“I’m the manager’s girlfriend. But don’t you want to see the place first?” I jangled the keys for them.
“We already know,” the woman said, shaking her head. She moved gently, like dancing to soft music. She seemed sweet, but she talked mechanically, as though reading off of cue cards. She stared resolutely at the stucco wall above my head. “We don’t need to see it. We’ll take it. Just show us where to sign.” She smiled broadly, revealing the worst set of teeth I’d ever seen. They were sparse and yellow and black and jagged.
“These are the forms to fill out,” I said, extending the clipboard toward her. The man continued to eat the chips and walked to the edge of the pool, stared up at the sky.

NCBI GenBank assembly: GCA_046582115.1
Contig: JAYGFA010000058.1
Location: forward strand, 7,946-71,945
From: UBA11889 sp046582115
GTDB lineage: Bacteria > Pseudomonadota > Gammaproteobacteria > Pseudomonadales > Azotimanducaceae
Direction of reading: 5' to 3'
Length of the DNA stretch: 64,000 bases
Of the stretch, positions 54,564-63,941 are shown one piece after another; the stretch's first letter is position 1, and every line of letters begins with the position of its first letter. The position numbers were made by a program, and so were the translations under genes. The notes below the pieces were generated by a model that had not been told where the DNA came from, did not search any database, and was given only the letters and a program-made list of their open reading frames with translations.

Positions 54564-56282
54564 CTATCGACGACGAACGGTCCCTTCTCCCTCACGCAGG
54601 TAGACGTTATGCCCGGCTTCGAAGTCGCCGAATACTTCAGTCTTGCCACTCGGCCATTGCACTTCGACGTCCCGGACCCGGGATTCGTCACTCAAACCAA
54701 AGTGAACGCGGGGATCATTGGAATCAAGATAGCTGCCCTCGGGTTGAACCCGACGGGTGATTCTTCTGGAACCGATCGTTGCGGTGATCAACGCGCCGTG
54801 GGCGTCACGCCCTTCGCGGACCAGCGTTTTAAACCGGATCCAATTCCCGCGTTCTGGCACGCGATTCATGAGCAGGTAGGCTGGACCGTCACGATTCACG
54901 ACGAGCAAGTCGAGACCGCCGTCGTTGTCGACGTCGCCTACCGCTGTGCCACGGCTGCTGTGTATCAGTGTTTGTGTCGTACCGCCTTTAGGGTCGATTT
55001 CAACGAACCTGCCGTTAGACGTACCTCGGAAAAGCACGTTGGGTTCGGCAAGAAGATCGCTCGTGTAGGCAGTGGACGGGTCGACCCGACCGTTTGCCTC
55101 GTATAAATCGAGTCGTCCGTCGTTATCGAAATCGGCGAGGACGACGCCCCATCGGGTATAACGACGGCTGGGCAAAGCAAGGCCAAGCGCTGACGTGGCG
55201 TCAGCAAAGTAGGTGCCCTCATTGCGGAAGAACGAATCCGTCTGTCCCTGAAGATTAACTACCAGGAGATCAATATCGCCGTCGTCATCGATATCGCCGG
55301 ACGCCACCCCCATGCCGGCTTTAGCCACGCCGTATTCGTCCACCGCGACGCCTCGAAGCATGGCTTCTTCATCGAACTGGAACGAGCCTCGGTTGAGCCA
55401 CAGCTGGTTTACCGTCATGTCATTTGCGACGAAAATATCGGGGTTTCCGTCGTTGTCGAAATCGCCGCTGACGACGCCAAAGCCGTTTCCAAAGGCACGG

“What’s with the birds?” he asked.
“They’re Egyptian crows,” I told him. “But I’m going to shoot them all.”
I figured they were weirdos and nothing I said to them mattered. From the way the man nodded and dove his squirrel-like hand back into the bag of potato chips, it seemed I was right.
“Now listen,” said the woman, squatting down with the clipboard on her knees, breathing heavily. “We’re selling our estate up north and we want to pay for a year’s rent in advance. That’s how serious we are about renting this apartment.”
“Okay,” I said. “I’ll tell the owners.” She stood and showed me the form. Her name was Moon Kowalski. “I’ll let you know,” I said.
The man wiped his palms off on his shorts. “Hey, thanks a lot,” he said earnestly. He shook my hand. The woman swayed from side to side and rubbed her third eye. When I got back to the apartment there was a message from my boyfriend’s agent saying he got a callback. I went back to bed.